Infected people shed more than 100 million to 1 trillion cysts in their stool each day and can excrete cysts for months. Cysts are about the size of a red blood cell. They are relatively resistant to chlorine and can survive in cold surface water for several weeks to months.13
With symptoms — or not
Giardiasis can present as asymptomatic infection with cyst passage, acute self-limited diarrhea, or a syndrome of chronic diarrhea with malabsorption and weight loss. Among people who ingest Giardia cysts, 5% to 15% pass cysts without developing symptoms, 25% to 50% become symptomatic with acute diarrhea, and 35% to 70% have no evidence of infection.4 Symptoms of acute giardiasis usually last from seven to 10 days and include diarrhea; malaise; flatulence; foul-smelling, greasy stools that may float; abdominal cramps; bloating; nausea; anorexia; and weight loss. Weight loss of about 10 pounds occurs in more than 50% of infected people.4,13 Patients who develop diarrhea lasting more than 14 days (chronic diarrhea) have profound malaise with diffuse abdominal discomfort exacerbated by eating. Patients usually loose a significant amount of weight (10% to 20% of their body weight). Periods of diarrhea can alternate with periods of constipation or normal bowel habits for months. With chronic diarrhea, steatorrhea (over 7 grams of fat lost in feces a day) and malabsorption of vitamin B-12, vitamin A, protein, and D-xylose have been documented.4,13
Diagnosis and treatment: The preferred method for diagnosing Giardia is the detection of cysts or trophozoites in the stool. Finding the parasite is difficult, so three stools taken at intervals over three nonconsecutive days is recommended. Duodenal fluid can also be examined for trophozoites. Other methods include antigen assays (ELISA) or immunofluorescence to detect antibodies to the trophozoites or cysts. Because Giardia can persist and lead to malabsorption and weight loss, infected patients should receive treatment. A number of drugs are available for treating giardiasis. Metronidazole (Flagyl) is the drug of choice. Other effective drugs include tinidazole (Fasigyn) and nitazoxanide.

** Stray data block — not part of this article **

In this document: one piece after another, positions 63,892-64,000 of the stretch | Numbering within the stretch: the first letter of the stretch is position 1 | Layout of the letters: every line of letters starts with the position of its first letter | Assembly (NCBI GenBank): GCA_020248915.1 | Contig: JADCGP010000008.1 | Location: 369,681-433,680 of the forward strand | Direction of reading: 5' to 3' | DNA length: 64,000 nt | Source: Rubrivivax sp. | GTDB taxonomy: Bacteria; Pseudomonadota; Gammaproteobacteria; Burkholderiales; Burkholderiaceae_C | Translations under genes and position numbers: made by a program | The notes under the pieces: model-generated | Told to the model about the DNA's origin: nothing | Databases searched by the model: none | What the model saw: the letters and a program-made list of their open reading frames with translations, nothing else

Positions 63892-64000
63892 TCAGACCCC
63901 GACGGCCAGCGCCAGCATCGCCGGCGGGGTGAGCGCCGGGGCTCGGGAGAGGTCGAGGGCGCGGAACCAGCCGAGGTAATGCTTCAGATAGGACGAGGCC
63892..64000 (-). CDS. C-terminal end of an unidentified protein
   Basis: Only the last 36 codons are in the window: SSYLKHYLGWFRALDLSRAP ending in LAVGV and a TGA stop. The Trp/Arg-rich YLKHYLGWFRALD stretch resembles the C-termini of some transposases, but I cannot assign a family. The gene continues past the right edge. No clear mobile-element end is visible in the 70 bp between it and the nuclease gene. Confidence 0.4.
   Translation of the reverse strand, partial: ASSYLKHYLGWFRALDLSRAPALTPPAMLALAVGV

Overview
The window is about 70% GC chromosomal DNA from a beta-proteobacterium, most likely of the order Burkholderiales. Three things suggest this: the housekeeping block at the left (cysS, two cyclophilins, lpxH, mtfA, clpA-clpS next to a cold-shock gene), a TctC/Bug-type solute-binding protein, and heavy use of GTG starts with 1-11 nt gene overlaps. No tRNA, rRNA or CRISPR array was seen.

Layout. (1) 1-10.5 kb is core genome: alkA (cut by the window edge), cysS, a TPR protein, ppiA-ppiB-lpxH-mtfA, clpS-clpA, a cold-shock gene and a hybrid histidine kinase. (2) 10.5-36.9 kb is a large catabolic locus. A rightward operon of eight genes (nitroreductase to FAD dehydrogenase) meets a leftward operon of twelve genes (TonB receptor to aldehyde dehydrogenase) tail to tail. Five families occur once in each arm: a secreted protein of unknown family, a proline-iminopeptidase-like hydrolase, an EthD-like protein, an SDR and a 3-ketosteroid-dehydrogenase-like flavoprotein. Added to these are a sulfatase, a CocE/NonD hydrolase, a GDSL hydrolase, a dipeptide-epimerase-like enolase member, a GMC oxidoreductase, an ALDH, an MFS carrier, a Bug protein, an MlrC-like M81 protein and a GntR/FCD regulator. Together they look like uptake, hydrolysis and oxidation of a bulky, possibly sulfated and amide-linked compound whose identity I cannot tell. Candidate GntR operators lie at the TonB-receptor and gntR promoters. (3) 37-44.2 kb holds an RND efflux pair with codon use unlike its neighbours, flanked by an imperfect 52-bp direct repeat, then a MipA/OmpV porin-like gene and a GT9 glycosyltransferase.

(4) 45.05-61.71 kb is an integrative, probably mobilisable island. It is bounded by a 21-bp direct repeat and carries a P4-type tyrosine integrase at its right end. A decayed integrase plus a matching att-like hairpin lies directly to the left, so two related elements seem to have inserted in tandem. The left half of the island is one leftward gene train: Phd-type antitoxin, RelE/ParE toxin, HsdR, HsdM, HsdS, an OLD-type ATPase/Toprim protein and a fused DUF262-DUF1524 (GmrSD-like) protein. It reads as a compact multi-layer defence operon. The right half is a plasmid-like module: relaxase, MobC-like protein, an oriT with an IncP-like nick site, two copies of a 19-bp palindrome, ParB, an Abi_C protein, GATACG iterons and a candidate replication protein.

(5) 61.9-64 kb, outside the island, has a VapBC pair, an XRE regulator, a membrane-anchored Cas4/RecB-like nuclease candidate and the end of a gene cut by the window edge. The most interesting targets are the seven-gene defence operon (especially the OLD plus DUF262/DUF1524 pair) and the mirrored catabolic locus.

Swimming is healthy. It’s the second most popular form of exercise in the U.S., with about 400 million person-visits to swimming venues each year. Water parks are also tremendously popular: In 2004, attendance exceeded 73 million.15 But most people are not mindful that pools and water parks should be considered communal bathing sites. In any pool or water park with large numbers of bathers, contamination of the water with pathogens is likely and cannot be controlled with disinfection. Both Cryptosporidium and Giardia are easily spread through recreational water venues because of 1) their low infectious dose; 2) the huge number of Cryptosporidium oocysts and Giardia cysts that a single infected person can shed; 3) the extended period after clinical recovery from the illnesses during which oocysts and cysts can be passed in the stool; 4) the moderate chlorine-resistance of Giardia and the high chlorine-resistance of Cryptosporidium; and 5) the prevalence of improper pool maintenance.9
In summer 2002, the CDC reported that inspections of over 22,000 pools found that 54% had at least one health violation. Most violations were in wading pools, which are used by younger children including those in diapers; therapy pools; and hotel/motel pools.16 Currently, the federal government provides no oversight of chlorinated swimming venues, and no national standards exist for pool or water park design, construction, and maintenance. Pool and water park operators manage pools and spray parks with little public health oversight and few inspections.9,16
Don’t count on chlorine
Swimmers need to be aware that even if they “smell chlorine,” the water is not always safe and that chlorination will not work instantly on all microbes. Nurses can help dispel the myths about chlorination and raise awareness about recreational water illnesses. They can pass the information on to patients and parents of ill children and can learn more in a CDC program called “Healthy Swimming” (http://www.cdc.gov/healthyswimming
). The CDC recommends the following to stop transmission of diarrheal illnesses from pools and water parks:9
If you have diarrhea, wait for two weeks after it resolves before entering pools, spas, interactive fountains, lakes, rivers, or the ocean.
* Don’t swallow water in pools, spas, or interactive fountains and try to avoid getting water in your mouth.
* Take a shower before entering a pool and wash your hands after using the toilet or changing diapers.
* Take your children on bathroom breaks and check diapers often.
* Change diapers in a bathroom or diaper-changing area, not at poolside on lounge chairs or tables.
* Wash your children thoroughly (especially their bottoms) with soap and water before swimming.
The best defense against Cryptosporidium and Giardia is to prevent the pathogens from getting into water. By following CDC recommendations, visits to water parks and swimming can continue to be among the most popular recreational activities in the country.